Paul Nuttall has just confirmed he will be standing in the upcoming election. The Ukip leader promised to be ‘leading the party into battle’ on June 8th. Where he stands, we’ll have to wait and see. Nuttall said that he would announce in the next 48 hours which seat he planned to target. In a statement, Nuttall said:
‘As the leader of the party I will be, obviously, leading the party into battle as I have done many times in the past’
Nuttall might now be saying his decision was obvious, but it hasn’t always looked that way. Earlier this week, when journalists tried to pin him down on the question of whether he would be running for Parliament, he locked himself in a room, emerging only to say that Ukip leaders who had come before him ‘have done quite well not being in Parliament’. Now, it seems, he has come to his senses. After all, Nuttall would have been only the second party leader to sit out of a general election since Lord Salisbury at the turn of the century: hardly a good message to send out for a party battling the suggestion that it lacks a purpose after Brexit.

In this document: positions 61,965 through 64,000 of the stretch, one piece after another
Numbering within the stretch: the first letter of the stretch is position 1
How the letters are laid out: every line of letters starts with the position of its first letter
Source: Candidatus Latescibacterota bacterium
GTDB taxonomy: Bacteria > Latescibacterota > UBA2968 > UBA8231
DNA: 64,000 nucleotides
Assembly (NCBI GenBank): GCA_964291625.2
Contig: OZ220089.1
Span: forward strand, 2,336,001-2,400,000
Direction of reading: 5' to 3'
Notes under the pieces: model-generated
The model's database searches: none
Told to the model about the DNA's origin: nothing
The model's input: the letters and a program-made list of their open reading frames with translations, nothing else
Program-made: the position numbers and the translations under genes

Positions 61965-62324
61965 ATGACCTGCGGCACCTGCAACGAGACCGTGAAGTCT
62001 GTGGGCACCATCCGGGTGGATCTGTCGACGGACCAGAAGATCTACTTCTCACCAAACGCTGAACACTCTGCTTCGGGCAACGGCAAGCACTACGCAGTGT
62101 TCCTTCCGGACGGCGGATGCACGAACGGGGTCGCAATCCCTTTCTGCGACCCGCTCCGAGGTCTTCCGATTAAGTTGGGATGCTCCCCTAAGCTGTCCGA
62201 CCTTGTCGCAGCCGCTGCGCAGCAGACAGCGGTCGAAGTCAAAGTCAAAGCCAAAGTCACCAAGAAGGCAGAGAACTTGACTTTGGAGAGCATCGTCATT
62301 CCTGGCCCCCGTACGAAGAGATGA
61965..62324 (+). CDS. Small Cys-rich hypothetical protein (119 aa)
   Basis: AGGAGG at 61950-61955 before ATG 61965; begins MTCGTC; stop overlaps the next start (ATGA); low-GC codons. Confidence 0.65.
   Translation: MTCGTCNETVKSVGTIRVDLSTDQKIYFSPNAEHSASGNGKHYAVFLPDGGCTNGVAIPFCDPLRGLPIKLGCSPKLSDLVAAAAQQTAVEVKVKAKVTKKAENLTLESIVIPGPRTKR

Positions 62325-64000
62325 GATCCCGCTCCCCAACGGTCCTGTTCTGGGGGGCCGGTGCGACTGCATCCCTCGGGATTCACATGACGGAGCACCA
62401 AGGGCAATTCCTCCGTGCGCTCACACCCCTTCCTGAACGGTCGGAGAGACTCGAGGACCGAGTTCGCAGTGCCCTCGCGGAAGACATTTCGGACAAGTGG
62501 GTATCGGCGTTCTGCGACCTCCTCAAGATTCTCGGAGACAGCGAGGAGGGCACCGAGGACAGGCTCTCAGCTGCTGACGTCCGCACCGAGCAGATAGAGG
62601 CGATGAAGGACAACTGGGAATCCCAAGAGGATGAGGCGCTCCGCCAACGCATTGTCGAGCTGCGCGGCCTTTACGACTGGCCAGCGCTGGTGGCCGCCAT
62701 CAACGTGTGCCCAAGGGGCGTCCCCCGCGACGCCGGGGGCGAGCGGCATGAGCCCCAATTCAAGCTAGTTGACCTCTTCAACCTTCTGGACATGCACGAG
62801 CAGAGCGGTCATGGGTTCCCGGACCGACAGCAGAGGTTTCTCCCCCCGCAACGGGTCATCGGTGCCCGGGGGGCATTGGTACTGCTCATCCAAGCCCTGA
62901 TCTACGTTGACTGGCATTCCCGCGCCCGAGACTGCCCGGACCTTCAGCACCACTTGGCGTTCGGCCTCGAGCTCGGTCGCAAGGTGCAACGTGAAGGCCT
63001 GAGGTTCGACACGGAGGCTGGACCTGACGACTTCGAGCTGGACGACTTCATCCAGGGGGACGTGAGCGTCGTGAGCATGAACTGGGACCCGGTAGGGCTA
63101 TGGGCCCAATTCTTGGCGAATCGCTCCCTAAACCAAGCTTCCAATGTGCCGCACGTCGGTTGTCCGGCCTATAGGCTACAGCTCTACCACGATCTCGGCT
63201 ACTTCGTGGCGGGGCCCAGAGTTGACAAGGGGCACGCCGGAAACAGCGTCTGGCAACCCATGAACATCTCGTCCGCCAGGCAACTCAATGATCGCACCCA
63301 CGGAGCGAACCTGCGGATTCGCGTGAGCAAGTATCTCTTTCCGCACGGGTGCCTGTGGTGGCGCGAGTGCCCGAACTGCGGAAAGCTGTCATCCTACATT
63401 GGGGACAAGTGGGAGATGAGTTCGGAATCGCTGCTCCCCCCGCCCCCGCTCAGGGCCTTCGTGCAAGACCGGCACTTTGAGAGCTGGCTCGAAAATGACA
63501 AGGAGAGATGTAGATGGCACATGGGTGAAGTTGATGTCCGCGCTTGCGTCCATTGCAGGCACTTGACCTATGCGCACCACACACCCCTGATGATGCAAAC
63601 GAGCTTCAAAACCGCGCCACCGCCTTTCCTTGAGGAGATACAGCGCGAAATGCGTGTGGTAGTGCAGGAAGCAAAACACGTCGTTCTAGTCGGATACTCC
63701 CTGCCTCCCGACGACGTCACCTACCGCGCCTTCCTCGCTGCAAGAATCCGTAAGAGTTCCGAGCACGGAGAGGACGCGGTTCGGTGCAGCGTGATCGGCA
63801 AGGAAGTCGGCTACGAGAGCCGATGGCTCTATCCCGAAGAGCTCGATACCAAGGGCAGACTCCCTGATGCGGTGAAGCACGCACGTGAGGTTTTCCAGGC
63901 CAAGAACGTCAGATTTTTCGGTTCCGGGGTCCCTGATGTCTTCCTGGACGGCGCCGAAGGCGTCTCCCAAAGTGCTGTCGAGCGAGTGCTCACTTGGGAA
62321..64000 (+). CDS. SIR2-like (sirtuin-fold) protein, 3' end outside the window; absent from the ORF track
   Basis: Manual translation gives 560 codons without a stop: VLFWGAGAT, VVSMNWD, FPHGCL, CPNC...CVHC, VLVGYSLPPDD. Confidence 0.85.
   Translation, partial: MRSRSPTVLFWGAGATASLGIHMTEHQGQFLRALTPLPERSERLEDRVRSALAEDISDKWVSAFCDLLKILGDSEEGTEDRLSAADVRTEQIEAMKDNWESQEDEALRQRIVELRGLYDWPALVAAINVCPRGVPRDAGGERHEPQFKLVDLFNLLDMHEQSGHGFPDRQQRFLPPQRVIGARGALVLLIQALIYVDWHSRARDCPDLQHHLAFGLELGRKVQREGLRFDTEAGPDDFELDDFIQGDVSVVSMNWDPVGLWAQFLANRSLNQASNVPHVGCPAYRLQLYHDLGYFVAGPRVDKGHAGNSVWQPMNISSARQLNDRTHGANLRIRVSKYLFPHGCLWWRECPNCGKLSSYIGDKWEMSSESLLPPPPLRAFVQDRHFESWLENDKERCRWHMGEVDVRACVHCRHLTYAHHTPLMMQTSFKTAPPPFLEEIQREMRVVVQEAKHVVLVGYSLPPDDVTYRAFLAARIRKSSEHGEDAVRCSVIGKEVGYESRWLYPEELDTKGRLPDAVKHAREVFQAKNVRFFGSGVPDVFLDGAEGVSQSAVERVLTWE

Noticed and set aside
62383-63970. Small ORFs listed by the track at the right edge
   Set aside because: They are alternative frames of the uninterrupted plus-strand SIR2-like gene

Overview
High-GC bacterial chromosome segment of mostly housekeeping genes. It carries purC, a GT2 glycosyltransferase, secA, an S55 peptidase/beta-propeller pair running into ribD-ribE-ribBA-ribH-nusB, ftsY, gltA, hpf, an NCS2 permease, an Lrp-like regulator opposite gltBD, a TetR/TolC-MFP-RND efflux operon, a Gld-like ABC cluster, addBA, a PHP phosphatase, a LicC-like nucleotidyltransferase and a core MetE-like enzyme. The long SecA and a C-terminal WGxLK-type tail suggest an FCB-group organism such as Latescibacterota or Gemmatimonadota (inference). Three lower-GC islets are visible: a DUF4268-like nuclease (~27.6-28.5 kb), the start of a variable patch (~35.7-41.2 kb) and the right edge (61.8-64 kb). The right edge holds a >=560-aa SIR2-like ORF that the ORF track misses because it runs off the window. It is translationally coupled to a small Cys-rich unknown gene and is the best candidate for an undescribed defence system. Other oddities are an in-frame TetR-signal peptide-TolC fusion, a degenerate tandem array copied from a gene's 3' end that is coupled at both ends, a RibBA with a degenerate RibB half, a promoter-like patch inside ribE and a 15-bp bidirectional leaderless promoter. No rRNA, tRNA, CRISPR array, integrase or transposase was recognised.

Yet by saying he’ll run, Nuttall has inevitably heaped pressure on himself in another way. After his disappointing showing in the Stoke by-election, the critics piled in. Nigel Farage said the defeat was a disappointment and suggested that the campaign could have focussed more on immigration. While Nuttall’s predecessor as Ukip leader, Diane James, also criticised the way in which the campaign had been run, saying that a shake-up was needed to prevent a repeat of the failure in Stoke. If Nuttall does pull off a Ukip victory and win a seat in Parliament, he’ll secure his future as leader and give his party a badly-needed boost in one fell swoop. If he fails, the vultures will inevitable descend again, and come June 9th Jeremy Corbyn might not be the only party leader facing questions about his future.